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Design Challenge prompts innovation for reused home décor

Time:2018-08-27 10:30:00Clicks: 379 Font size:T|T

FARMINGTON HILLS/METRO DETROIT — “Out with the old and in with the new” could not be a more antiquated saying when it comes to refurbishing, upcycling and improving living spaces in a home.

Just ask the participants of last year’s Design Challenge at ReStore Farmington, 28575 Grand River Ave. in Farmington Hills.

ReStore Farmington is a store run by Habitat for Humanity of Oakland County. Proceeds benefit the mission of Habitat, which is to provide strength, stability and self-reliance through shelter.    

The store features appliances, furniture, cabinets and paint. Its warehouse houses everything from tables and doors to bathtubs and windows.

Last year’s inaugural event featured 12 designers and stagers who created vignettes — interior design displays using store items — with at least two ReStore anchor pieces in a showcase at the store.

This year, even more designers — both students and professionals — are back at it again with the second annual Design Challenge-Innovative Design on a ReStore Budget from 6 to 8:30 p.m. Sept. 26.

Designers will prepare their vignettes 10 a.m.-4 p.m., the judges will make their choices 5-5:45 p.m., and the doors will be open to the public at 6 p.m. The public can vote until 7:30 p.m., with a raffle and a live auction to follow. Awards will be announced at 8:15 p.m.

The challenge features a judges award and a popular choice award for the top three designs.

Habitat for Humanity of Oakland County and the Home Builders Association of Southeastern Michigan’s Professional Women in Building Council have partnered in presenting the second Design Challenge, according to a press release.

The Design Challenge is sponsored by Detroit Home magazine.

According to the release, designers from across metro Detroit will create the vignettes using ReStore items to feature the creative designs that can be made with donated and secondhand items.

Last year’s vignettes featured a sleek, silver-decorated living room, a child’s bedroom, a modern laundry room and more.

Royal Oak resident and Interior Lifestyles owner Debi Hollis — last year’s Design Challenge winner — does residential design, corporate art, staging, light commercial work and more at her business.

“I thought the concept of a design challenge that really targeted a different audience ... really went to the heart of what Habitat is all about and … helping people that can’t always afford a high-end designer.”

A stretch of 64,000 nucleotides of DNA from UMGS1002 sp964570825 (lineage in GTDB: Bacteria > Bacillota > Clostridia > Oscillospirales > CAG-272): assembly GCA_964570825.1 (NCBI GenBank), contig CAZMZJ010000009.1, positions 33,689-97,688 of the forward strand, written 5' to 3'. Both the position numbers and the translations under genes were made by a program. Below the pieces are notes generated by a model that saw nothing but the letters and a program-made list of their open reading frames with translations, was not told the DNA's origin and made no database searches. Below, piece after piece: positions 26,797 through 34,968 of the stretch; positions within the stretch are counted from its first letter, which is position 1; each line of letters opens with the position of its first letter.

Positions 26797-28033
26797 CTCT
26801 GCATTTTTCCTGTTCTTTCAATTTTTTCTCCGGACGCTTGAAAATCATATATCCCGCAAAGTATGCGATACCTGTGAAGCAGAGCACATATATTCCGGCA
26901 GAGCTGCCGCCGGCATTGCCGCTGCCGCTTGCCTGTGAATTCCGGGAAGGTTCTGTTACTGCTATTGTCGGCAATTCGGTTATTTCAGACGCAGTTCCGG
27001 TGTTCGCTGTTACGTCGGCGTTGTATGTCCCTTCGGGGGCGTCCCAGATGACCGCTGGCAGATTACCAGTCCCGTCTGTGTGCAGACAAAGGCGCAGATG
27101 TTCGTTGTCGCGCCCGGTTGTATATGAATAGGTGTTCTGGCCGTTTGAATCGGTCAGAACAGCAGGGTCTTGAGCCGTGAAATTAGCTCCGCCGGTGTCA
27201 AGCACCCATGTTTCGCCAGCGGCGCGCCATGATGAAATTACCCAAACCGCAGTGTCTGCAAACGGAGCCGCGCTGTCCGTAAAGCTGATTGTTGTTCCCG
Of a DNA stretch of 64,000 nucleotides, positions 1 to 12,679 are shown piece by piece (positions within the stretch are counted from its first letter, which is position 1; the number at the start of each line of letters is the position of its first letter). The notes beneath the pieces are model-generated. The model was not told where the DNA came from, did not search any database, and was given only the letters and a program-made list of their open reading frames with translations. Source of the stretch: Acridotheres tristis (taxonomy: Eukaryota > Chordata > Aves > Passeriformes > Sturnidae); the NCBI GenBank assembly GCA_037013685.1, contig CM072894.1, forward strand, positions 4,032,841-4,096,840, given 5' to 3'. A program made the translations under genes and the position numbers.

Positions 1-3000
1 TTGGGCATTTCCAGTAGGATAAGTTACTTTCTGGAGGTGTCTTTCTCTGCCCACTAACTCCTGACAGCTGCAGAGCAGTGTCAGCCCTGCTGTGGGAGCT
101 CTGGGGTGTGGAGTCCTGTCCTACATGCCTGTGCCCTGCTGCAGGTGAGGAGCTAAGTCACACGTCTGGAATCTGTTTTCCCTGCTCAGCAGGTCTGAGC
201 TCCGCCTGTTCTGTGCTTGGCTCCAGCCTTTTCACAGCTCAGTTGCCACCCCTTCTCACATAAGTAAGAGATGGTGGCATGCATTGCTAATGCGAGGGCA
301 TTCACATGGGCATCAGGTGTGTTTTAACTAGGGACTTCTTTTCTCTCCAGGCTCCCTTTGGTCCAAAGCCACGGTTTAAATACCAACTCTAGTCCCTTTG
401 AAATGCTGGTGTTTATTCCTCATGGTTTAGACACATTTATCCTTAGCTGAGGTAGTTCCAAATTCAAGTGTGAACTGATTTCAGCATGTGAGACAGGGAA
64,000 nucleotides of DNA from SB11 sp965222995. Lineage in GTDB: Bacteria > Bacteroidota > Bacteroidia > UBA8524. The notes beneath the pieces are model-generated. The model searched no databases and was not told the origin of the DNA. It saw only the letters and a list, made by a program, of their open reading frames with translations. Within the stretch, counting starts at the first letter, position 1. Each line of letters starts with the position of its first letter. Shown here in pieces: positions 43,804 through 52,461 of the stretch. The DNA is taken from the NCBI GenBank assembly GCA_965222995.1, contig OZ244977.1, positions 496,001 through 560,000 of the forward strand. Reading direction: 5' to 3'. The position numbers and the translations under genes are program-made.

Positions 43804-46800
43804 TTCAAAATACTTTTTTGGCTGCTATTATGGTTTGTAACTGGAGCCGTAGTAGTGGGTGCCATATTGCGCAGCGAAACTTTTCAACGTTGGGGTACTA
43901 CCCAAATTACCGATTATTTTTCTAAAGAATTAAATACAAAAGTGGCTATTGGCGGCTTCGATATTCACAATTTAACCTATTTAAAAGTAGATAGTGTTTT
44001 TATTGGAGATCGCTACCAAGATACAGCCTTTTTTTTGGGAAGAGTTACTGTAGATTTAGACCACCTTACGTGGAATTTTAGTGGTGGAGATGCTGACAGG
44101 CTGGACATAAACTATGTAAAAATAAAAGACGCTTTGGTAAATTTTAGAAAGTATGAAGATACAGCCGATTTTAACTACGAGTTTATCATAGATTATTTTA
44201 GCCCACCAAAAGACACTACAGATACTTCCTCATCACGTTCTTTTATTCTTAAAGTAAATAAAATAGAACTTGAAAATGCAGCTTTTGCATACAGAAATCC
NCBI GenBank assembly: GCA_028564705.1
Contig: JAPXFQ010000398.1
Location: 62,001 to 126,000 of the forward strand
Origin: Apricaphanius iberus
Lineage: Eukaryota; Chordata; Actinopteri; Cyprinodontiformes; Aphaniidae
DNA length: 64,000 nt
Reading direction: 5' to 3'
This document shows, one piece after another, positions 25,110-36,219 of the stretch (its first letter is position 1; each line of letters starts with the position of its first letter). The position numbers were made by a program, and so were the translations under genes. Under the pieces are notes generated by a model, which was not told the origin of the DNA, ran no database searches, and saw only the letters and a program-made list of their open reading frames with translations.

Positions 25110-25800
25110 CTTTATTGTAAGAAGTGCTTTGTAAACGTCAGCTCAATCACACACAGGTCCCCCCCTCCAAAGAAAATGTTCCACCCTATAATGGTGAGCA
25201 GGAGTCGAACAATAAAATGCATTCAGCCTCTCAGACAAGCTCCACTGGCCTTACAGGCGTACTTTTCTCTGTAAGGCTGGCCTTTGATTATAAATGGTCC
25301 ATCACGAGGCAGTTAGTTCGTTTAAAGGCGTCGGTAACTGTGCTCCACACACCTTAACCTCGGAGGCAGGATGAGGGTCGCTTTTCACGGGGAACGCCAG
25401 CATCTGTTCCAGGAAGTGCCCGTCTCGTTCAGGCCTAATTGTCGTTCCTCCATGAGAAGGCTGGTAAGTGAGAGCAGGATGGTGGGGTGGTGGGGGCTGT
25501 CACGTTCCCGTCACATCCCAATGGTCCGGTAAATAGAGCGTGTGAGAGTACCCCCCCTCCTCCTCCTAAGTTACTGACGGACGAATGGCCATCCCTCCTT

She said this is an event that could reach a lot of people.

Hollis’ winning creation last year featured a coffee bar area.

“I had a story to tell. … I had been very conscious of my budget and trying to be aware of making sure that somebody duplicating this could duplicate this on a budget,” she said of her roughly $240 vignette. “A lot of it was a bit of a DIY. I had my whole list of costs framed and displayed. For me, that was the critical part.”

She said attendees loved the vignettes.

Hollis said that a Professional Women in Building Council scholarship fund and Habitat Humanity benefit from the fundraising event.

“We want more people to enter these (design or construction industry) fields.”

Professional Women in Building Council President Cathi Waun said that the challenge is an exciting way to highlight the opportunities available at Habitat “for people to go in and find something really special that they can incorporate into their home.”

Waun said the Design Challenge encourages and inspires people to see their own home’s design potential without breaking the bank.

“Last year, there were some wonderful pieces that it was just hard to believe that people donated that to Habitat,” she said.

During the upcoming event, guests will walk through the displays of vignettes, vote for their top one, and meet the designers and the guest judges, who will be led by interior designer Michael Berman, according to the press release.

“We are pleased to be presenting this creative fundraising event once again,” Michael Stoskopf, CEO of the Home Builders Association of Southeastern Michigan, said in a press release. “It provides a fun and exciting evening while supporting two worthwhile charitable programs. We look forward to working again with those who participated last year as designers, sponsors, judges and guests, and to welcoming all those who wish to join us for the first time this year.”

The event’s steering committee has a host of members, including Waun and Elizabeth Wyss, director of sales and special events for the Home Builders Association of Southeastern Michigan.

Wyss said that the event has come quite a long way.

“We made a lot of improvements,” she said of the added guest judges and sponsors, the live auction and more.

“The ReStore — it’s sort of like I call it Goodwill for builders,” she said. “It is everything you can find at Salvation Army, but no clothes. There is furniture, cabinets, fixtures, appliances, building materials — all sorts of things that people donate.”

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